Viernes Económico | Accountability, Political Capture and Selection into Politics: Evidence from Peruvian Municipalities. 21 de junio, 2.30 p.m.

Día: Viernes 21 de junio

Hora: 2:30 p.m.

Lugar: Sala de Grados de la Facultad de Ciencias Sociales


Resumen del paper a presentar:

Accountability, Political Capture and Selection into Politics:Evidence from Peruvian Municipalities*

Miriam ArtillesUniversitat Pompeu Fabra& Barcelona GSE & IPEG

Lukas Kleine-RueschkampOECD

Gianmarco León-CiliottaUniversitat Pompeu Fabra& Barcelona GSE & IPEG & CEPR

We estimate the effects of political accountability on the selection of politicians whenaccountability mechanisms are prone to political capture. Using a comprehensive datasetthat records characteristics of candidates for mayor in the last three local elections inPerú, and a close election sharp regression discontinuity design, we compare candidatesrunning for mayor in districts where the incumbent was ousted from office through a recallreferendum in the previous electoral term with those who run in districts where the recallreferendum failed by a small margin. Candidates in municipalities where the incumbentwas recalled are less educated, have less experience in elected offices and in the publicsector, and are younger. These findings are consistent with a framework where potentialcandidates learn about an accountability mechanism which is prone to capture, distort-ing the main objectives of improving the quality of government, and instead discouraginghigh quality candidates to run. The negative selection of candidates is partially offset byvoters, who elect the best politician out of a lower quality pool of candidates.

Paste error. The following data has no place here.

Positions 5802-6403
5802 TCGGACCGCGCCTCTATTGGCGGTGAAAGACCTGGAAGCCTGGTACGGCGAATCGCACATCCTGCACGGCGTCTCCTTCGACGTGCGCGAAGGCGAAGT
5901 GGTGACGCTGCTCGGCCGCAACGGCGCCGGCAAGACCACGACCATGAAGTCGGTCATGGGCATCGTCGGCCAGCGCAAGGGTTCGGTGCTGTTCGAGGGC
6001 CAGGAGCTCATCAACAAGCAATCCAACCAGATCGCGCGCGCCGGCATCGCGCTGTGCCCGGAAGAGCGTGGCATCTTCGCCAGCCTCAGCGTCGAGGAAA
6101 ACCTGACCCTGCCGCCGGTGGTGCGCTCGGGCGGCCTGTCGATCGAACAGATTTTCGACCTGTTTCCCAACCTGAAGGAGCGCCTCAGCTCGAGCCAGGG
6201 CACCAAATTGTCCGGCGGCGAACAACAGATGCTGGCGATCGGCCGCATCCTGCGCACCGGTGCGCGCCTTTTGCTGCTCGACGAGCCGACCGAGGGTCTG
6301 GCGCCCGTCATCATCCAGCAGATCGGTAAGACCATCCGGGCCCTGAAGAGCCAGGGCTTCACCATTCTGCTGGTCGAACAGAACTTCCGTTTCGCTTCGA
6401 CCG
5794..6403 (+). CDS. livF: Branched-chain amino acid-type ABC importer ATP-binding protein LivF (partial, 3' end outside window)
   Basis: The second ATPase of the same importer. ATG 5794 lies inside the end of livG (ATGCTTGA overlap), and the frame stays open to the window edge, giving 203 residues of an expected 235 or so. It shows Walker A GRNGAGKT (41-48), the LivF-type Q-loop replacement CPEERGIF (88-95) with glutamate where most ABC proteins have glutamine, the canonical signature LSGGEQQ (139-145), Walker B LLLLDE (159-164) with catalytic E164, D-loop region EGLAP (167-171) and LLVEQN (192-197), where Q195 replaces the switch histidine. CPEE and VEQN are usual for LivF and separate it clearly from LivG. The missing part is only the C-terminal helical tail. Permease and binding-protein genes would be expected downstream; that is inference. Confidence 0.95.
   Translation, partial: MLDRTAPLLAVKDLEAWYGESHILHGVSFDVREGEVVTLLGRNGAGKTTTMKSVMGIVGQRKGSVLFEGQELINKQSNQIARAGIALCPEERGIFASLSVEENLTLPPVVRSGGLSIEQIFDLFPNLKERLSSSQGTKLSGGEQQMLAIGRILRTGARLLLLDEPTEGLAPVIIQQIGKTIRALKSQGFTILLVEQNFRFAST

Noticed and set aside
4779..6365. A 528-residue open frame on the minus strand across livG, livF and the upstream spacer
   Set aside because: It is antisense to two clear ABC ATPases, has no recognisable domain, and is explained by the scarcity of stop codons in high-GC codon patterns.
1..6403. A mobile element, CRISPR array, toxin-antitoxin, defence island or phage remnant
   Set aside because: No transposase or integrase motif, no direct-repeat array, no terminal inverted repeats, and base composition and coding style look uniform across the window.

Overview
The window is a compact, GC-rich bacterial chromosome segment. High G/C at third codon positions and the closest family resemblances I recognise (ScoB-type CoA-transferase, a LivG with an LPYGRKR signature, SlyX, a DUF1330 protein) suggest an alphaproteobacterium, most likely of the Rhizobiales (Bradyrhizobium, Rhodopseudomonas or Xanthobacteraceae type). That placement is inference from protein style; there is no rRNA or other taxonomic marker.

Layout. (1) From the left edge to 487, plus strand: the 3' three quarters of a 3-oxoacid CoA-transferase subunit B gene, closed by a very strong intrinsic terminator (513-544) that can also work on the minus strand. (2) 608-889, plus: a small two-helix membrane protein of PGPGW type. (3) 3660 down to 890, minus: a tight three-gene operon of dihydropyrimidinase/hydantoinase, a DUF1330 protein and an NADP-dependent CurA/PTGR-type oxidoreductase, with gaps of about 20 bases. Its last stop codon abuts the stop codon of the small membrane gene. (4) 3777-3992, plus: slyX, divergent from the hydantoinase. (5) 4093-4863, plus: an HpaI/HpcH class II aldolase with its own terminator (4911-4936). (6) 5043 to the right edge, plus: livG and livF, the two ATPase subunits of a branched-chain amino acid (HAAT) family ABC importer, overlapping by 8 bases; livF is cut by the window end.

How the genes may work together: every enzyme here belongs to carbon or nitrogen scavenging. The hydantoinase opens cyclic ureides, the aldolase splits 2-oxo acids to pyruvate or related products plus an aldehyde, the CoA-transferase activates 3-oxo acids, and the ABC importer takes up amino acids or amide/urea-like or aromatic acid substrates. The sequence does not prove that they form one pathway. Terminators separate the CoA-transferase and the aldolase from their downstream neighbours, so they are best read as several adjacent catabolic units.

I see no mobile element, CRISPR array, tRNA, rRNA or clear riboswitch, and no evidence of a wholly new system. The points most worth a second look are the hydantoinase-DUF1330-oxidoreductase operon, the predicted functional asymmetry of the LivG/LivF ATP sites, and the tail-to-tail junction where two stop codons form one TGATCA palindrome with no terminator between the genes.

Associate Professor at the department of Economics and Business at the Universitat Pompeu Fabra, Affiliated Professor at the Barcelona Graduate School of Economics and at IPEG-Barcelona, and a Research Affiliate at CEPR. Current research interest is focused in three broad areas of development and political economics: (i) understanding voter behavior, i.e. turnout decisions and candidate choices, (ii) study of the selection and incentive mechanisms for public sector workers; and (iii) the effects of shocks (i.e. civil conflict, pollution) on human capital accumulation.